What is ... ? Seminar

July 10, 2017
Tuesday, July 18, 2017 - 4:00pm to 5:00pm
Scott Lab N050
Topological Sculpture, from the lobby of the Mathematics Department

Title: What is Crofton's formula?

Speaker: Miles Calabrese (Ohio State University)

Abstract: Using lines to approximate curves is an age-old technique in mathematics. Archimedes used it to estimate the value of pi, and it pins down calculus. In this talk, we'll explore another application: Crofton's formula, which relates the arc length of curves to the measure of infinitely many lines that intersect the curve. This result is stronger than other common arc-length formulas, and it has far-reaching consequences into Riemannian geometry, probability, and real analysis.

***

The What is ...? seminar's main goal is to expose culturally ambitious participants to some mathematical notions not taught in standard courses. These topics form an important part of mathematical folklore, and may prove useful for doing research and enhancing teaching. Lectures will be given mostly by graduate and undergraduate student participants. Professors Vitaly Bergelson and Daniel Shapiro serve as coordinators/mediators.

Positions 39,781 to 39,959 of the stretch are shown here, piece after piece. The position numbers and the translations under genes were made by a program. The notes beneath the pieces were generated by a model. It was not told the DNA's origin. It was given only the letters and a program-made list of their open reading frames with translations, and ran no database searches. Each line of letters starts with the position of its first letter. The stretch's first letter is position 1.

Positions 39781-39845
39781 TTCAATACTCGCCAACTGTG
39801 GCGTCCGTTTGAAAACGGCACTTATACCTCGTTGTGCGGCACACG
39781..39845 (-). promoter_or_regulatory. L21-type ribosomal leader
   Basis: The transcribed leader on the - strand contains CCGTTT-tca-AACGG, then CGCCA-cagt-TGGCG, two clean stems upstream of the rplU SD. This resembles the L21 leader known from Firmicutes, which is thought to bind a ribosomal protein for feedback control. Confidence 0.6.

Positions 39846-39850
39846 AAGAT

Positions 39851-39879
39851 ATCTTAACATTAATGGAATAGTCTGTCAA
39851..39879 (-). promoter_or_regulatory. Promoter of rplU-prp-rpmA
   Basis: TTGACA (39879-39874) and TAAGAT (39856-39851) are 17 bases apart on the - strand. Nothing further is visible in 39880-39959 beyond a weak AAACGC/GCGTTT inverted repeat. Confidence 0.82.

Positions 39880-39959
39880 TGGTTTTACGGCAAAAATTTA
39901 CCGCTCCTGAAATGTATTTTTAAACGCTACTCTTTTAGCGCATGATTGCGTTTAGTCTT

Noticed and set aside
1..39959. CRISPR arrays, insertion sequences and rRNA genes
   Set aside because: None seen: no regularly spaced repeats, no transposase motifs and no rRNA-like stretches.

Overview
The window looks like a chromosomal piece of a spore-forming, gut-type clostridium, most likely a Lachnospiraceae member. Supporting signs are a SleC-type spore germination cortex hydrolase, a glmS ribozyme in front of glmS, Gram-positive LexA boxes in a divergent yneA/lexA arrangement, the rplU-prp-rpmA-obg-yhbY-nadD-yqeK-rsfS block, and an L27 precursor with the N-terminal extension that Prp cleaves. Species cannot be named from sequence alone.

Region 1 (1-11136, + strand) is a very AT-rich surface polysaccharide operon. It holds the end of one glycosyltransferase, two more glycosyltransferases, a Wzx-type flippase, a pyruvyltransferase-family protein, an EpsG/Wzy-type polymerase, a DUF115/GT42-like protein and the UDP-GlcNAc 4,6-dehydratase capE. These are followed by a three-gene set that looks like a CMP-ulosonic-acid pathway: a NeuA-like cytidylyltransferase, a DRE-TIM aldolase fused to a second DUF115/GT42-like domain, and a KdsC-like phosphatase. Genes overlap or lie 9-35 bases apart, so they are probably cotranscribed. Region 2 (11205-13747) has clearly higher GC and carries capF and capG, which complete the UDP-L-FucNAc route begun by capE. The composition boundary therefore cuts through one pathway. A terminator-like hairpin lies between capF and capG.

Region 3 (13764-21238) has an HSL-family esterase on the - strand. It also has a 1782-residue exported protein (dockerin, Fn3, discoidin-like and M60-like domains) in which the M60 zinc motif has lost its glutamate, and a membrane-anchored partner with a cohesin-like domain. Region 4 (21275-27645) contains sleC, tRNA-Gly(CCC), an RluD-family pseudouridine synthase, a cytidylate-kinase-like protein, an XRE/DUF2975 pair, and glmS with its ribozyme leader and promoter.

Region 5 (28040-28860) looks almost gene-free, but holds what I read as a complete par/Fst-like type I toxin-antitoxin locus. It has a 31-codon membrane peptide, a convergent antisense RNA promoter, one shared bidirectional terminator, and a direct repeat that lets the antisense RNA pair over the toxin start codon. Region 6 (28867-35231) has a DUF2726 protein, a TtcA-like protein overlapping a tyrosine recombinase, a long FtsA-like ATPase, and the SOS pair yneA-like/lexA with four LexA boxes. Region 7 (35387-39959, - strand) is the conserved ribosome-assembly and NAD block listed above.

The What is ...? Seminar is an event organized by the Mathematics Department, independent of SAMMS, but participants are encouraged to attend any meeting that seems intriguing! Let the attending mediator know you are a SAMMS participant.

S M T W T F S
 
 
 
 
1
 
2
 
3
 
4
 
5
 
6
 
7
 
8
 
9
 
10
 
11
 
12
 
13
 
14
 
15
 
16
 
17
 
18
 
19
 
20
 
21
 
22
 
23
 
24
 
25
 
26
 
27
 
28